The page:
Montana Public Radio

jobs

Montana’s governor says the state’s employment rate is in a healthier place compared to many other states after the coronavirus pandemic led to government mandated business closures earlier this year.

Some economists say it’s too soon to draw conclusions.

Governor Steve Bullock says Montana Department of Labor and Industry data show that the state has the sixth fastest job bounce back in the country.

The Montana Department of Labor and Industry issued more than 55,000 unemployment payments totaling $60 million last week.

The total includes regular unemployment payments, expanded pandemic assistance and the $600 weekly addition from the federal CARES Act.

Dec. 2019 vs. April 2020 Forecast Comparison - Total Employment (thousands).
UM Bureau of Business and Economic Research

An economic downturn of greater magnitude than that seen in 2008 recession could be felt in Montana in the wake of the novel coronavirus pandemic. That’s according to a preliminary analysis from the Bureau of Business and Economic Research at the University of Montana.

The report released Tuesday forecasts the Montana economy in 2020 could see employment drop 7.3 percent, a loss of more than 50,000 jobs.

A screen capture from Montana's unemployment website, montanaworks.gov, April 01, 2020, telling visitors the unemployment office is experiencing unprecedented call volumes and directing visitors to more resources.
montanaworks.gov

The number of Montanans filing for unemployment continues to rise. More than 64,000 people in the state have filed a claim for benefits since the first case of the novel coronavirus was reported in Montana in mid March.

The new unemployment filings equate to almost 6 percent of Montana’s population.

A screen capture from Montana's unemployment website, montanaworks.gov, April 01, 2020, telling visitors the unemployment office is experiencing unprecedented call volumes and directing visitors to more resources.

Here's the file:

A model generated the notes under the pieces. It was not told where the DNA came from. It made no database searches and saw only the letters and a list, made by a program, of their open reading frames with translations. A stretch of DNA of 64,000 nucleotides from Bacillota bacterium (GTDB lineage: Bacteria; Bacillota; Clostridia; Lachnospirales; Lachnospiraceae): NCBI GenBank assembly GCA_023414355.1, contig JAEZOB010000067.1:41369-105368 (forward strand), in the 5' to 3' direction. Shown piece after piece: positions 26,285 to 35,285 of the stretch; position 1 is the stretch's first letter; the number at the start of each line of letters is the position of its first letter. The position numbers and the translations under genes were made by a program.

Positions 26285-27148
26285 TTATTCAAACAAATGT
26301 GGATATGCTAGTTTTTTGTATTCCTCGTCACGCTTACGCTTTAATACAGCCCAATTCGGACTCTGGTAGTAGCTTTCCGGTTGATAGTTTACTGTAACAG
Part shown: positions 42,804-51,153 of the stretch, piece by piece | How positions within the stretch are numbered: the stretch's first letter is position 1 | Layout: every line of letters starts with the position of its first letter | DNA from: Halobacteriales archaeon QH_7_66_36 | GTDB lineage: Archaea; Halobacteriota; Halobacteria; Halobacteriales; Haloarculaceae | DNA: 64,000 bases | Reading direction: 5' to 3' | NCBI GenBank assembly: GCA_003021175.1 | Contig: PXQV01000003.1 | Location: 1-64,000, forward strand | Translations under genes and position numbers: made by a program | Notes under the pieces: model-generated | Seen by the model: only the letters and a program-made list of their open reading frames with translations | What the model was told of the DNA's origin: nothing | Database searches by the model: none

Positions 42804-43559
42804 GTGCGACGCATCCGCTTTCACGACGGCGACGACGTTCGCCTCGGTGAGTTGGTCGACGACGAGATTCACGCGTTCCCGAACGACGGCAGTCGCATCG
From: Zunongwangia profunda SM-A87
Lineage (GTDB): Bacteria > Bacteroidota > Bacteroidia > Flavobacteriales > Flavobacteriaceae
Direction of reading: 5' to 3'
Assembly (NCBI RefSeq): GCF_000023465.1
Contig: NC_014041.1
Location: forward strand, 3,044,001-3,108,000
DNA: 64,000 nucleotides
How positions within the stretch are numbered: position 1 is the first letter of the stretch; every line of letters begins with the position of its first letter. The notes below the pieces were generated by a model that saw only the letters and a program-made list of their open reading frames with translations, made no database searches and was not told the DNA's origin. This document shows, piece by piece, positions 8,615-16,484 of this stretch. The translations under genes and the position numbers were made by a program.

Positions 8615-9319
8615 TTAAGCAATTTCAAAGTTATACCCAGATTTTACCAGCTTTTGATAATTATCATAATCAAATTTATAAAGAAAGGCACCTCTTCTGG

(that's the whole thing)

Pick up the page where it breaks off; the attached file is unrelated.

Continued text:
montanaworks.gov

Self employed, gig workers and freelancers in Montana can now file for unemployment benefits under the federal aid package passed by Congress and signed by President Donald Trump last week.

The $2 trillion spending bill aims to provide economic relief amid the novel coronavirus pandemic that’s caused statewide stay-at-home orders and businesses to close their doors.

When Montanans went to the state’s unemployment website to file a claim on March 20, 2020 they were greeted with this message: "Unemployment Registration is currently experiencing high user load and may be slow, unresponsive, or down."
Screen capture: montanaworks.gov March 20, 2020, 6:35 p.m.

More than 17,000 new claims for unemployment benefits have been filed in Montana since new regulations took effect last week that expand eligibility to workers impacted by the novel coronavirus pandemic.

An average of 2,100 people a day in the state filed for unemployment from March 17 through March 24.

Glacier County Courthouse in Cut Bank, Montana.
By J.B. Chandler (CC-BY-SA 3.0, https://commons.wikimedia.org/w/index.php?curid=19654909)

Glacier County will temporarily lay off half of its workforce for 30 days in order to keep the county’s books balanced. The layoffs begin today. The county, which has long-standing financial troubles, decided to lay off workers now because it was already reducing staff due to the coronavirus outbreak.

When Montanans went to the state’s unemployment website to file a claim on March 20, 2020 they were greeted with this message: "Unemployment Registration is currently experiencing high user load and may be slow, unresponsive, or down."
Screen capture: montanaworks.gov March 20, 2020, 6:35 p.m.

When Montanans go to the state’s unemployment website to file a claim they’re greeted with this message: "Unemployment Registration is currently experiencing high user load and may be slow, unresponsive, or down."

More than 2,800 people in Montana signed up for unemployment Wednesday following changes to regulations that allow some workers impacted by the novel coronavirus to use the social benefit.

Many Montana companies are struggling to find suitable workers to fill job openings. Researchers and industry experts at a seminar in Bozeman Wednesday say there aren’t enough skilled applicants. But educators say they see opportunities in more apprenticeships.

Montana saw wage growth in 2019, but an economic slowdown is expected in coming years, according to University of Montana researchers. The Bureau of Business and Economic Research released its annual outlook Tuesday in Helena.

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